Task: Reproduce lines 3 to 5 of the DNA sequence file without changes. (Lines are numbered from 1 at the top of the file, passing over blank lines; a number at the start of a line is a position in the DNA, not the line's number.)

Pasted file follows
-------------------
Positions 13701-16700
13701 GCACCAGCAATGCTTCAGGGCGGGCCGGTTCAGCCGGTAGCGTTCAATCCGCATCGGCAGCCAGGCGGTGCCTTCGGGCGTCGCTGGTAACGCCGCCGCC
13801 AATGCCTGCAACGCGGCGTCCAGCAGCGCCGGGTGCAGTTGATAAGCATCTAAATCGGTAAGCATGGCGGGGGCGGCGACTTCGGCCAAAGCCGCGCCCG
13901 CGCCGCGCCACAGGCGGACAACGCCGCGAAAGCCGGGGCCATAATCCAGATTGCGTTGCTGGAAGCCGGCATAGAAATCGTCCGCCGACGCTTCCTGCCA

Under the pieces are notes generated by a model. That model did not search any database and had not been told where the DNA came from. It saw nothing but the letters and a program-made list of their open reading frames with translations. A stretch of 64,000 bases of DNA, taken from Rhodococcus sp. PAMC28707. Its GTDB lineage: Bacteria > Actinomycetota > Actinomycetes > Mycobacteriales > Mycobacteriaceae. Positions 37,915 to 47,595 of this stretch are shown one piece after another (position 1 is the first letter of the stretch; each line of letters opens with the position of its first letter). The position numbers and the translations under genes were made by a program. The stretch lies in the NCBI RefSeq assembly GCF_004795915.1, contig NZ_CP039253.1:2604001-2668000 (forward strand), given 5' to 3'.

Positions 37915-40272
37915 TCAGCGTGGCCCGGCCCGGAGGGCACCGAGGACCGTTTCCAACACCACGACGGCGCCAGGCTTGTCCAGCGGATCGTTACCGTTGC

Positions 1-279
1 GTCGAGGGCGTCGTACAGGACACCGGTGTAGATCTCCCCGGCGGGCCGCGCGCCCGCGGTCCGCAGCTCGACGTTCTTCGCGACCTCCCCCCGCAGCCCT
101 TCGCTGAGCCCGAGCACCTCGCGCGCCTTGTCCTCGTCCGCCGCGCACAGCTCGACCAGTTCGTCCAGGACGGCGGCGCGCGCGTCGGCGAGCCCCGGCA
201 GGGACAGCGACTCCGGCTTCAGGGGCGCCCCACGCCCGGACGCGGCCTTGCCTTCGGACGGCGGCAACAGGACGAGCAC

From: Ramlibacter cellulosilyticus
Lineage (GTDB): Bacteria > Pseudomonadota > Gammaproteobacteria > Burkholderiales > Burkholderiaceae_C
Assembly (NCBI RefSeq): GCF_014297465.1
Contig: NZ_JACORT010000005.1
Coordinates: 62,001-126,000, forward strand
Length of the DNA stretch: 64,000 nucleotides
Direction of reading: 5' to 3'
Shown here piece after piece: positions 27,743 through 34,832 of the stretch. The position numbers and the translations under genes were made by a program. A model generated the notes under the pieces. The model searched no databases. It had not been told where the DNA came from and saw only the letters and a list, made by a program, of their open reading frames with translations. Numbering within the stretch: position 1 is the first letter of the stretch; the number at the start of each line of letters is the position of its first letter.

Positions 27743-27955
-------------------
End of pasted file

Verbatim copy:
13801 AATGCCTGCAACGCGGCGTCCAGCAGCGCCGGGTGCAGTTGATAAGCATCTAAATCGGTAAGCATGGCGGGGGCGGCGACTTCGGCCAAAGCCGCGCCCG
13901 CGCCGCGCCACAGGCGGACAACGCCGCGAAAGCCGGGGCCATAATCCAGATTGCGTTGCTGGAAGCCGGCATAGAAATCGTCCGCCGACGCTTCCTGCCA

Under the pieces are notes generated by a model. That model did not search any database and had not been told where the DNA came from. It saw nothing but the letters and a program-made list of their open reading frames with translations. A stretch of 64,000 bases of DNA, taken from Rhodococcus sp. PAMC28707. Its GTDB lineage: Bacteria > Actinomycetota > Actinomycetes > Mycobacteriales > Mycobacteriaceae. Positions 37,915 to 47,595 of this stretch are shown one piece after another (position 1 is the first letter of the stretch; each line of letters opens with the position of its first letter). The position numbers and the translations under genes were made by a program. The stretch lies in the NCBI RefSeq assembly GCF_004795915.1, contig NZ_CP039253.1:2604001-2668000 (forward strand), given 5' to 3'.